HineSight: An Overview
For seven years, from 2006 to 2013, the Lewis Hine Documentary Fellows Program, based at the Center for Documentary Studies at Duke University, sent documentary Fellows to Boston to work with local nonprofit organizations focused on the lives and experiences of marginalized women, adolescents, and children. The goals of the program are twofold: to increase the number of committed young documentarians working in the humanitarian field and to demonstrate the genuine impact that documentary work can have.
Over the course of this sustained work in Boston, a familiar question arose: How might we measure and communicate the multiple dimensions of the impact of these documentary projects? While models exist that establish metrics and tools for quantifying emotional responses to documentaries, we at the Hine Fellows program wondered if we might use documentary work itself to gauge impact in ways that could not be captured through more quantitative approaches. In 2013–2014 we asked filmmaker and photographer Natalie Minik to spend time in Boston to see if she could evoke, through her own research and video production, the cumulative effect of documentary work over time in one major American city. Hine Sight: Seven Years of Lewis Hine Fellowships in Boston is the result of Minik’s efforts.
As part of her own Hine Fellowship, Minik produced the five videos featured on this site. In creating them, she explored the impact of former Hine Fellows’ documentary work on the individuals and families portrayed in their projects, on the neighborhoods these individuals live in, and on the organizations that are attempting to help them improve their lives. And finally she was interested in the former Hine Fellows themselves. What impact did working on these documentaries have on their own lives and careers? Minik believes, as do we at the Lewis Hine Fellows program, that in efforts to measure and assess documentary impact, all of these voices merit our attention.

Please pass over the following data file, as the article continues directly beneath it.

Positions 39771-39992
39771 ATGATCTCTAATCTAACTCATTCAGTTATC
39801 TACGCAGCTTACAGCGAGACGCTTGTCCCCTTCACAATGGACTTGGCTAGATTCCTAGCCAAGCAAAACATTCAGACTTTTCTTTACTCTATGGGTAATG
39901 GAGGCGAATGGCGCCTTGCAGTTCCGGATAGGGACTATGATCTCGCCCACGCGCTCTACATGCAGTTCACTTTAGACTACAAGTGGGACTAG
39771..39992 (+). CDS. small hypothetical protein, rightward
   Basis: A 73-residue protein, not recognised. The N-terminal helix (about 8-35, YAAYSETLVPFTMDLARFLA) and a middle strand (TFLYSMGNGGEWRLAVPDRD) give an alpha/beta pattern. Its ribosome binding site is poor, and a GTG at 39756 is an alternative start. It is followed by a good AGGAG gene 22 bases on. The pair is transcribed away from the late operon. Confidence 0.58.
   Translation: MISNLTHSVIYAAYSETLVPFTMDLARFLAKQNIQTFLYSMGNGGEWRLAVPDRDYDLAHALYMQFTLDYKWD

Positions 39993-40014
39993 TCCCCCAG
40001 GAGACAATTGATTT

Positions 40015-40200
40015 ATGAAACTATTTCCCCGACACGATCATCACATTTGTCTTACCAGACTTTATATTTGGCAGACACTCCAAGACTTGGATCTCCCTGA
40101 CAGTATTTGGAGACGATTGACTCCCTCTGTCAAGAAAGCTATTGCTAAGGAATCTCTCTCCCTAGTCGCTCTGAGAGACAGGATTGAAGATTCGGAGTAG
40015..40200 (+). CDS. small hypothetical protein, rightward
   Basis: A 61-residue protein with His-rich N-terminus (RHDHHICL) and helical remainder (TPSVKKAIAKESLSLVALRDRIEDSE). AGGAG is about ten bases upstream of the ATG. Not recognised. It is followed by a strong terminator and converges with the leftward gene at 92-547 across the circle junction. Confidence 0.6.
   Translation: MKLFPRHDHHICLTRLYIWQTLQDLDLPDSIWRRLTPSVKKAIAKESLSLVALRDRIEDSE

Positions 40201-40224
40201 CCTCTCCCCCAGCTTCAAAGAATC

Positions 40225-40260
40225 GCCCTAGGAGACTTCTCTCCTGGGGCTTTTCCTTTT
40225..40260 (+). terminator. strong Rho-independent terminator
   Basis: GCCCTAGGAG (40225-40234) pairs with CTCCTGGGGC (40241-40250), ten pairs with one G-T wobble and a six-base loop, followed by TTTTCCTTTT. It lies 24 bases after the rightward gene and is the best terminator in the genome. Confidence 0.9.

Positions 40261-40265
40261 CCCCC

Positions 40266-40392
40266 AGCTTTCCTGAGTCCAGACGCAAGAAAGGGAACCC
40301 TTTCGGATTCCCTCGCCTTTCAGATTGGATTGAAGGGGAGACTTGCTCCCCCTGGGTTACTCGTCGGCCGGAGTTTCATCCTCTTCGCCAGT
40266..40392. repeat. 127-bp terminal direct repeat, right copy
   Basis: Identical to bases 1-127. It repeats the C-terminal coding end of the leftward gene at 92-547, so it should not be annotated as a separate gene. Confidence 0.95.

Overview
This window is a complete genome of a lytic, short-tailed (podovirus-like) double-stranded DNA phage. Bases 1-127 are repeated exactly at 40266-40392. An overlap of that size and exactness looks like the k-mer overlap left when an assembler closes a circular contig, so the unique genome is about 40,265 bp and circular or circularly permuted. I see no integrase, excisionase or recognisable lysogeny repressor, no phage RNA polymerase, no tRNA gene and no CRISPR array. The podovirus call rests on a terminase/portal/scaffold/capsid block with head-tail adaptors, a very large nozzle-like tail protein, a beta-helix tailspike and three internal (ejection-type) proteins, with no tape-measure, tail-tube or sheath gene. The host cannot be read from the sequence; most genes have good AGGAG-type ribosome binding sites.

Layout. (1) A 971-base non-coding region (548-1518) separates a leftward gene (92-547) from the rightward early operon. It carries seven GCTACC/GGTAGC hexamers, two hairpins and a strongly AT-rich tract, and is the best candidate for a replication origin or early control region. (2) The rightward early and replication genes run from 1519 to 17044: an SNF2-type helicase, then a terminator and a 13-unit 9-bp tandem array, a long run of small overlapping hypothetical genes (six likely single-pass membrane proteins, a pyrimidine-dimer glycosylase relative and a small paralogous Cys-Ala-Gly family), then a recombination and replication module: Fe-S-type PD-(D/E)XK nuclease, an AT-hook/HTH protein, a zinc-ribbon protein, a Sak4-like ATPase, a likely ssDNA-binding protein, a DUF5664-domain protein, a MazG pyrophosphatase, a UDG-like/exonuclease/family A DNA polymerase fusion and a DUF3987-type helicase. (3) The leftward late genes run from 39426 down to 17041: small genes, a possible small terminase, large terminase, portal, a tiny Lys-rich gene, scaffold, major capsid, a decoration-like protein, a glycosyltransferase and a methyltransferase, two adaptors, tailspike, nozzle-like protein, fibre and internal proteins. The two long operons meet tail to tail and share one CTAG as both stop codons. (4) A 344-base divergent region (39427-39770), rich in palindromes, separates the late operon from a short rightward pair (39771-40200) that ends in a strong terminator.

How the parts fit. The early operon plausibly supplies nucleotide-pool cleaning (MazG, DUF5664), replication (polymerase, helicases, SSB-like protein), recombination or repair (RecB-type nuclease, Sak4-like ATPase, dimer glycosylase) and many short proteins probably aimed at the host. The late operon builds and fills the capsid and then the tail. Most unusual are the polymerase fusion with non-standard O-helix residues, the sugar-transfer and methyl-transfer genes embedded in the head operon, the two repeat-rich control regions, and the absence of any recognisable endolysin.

Founded on the spirit, values, and actions of Lewis Hine, the Lewis Hine Documentary Fellows Program connects the talents of young documentarians with the resources and needs of organizations serving children and their communities around the world.
In a novel, a house or a person has his meaning, his existence entirely through the writer. Here, a house or a person has only the most limited of his meaning through me: his true meaning is much huger. It is that he exists, in actual being, as you do and I do, and as no character of the imagination can possibly exist. His great weight, mystery, and dignity are in this fact. As for me, I can tell you of him only what I saw, only so accurately as in my terms I know how: and this in turn has its chief stature not in any ability of mine, but in the fact that I too exist not as a work of fiction, but as a human being.
James Agee from Let Us Now Praise Famous Men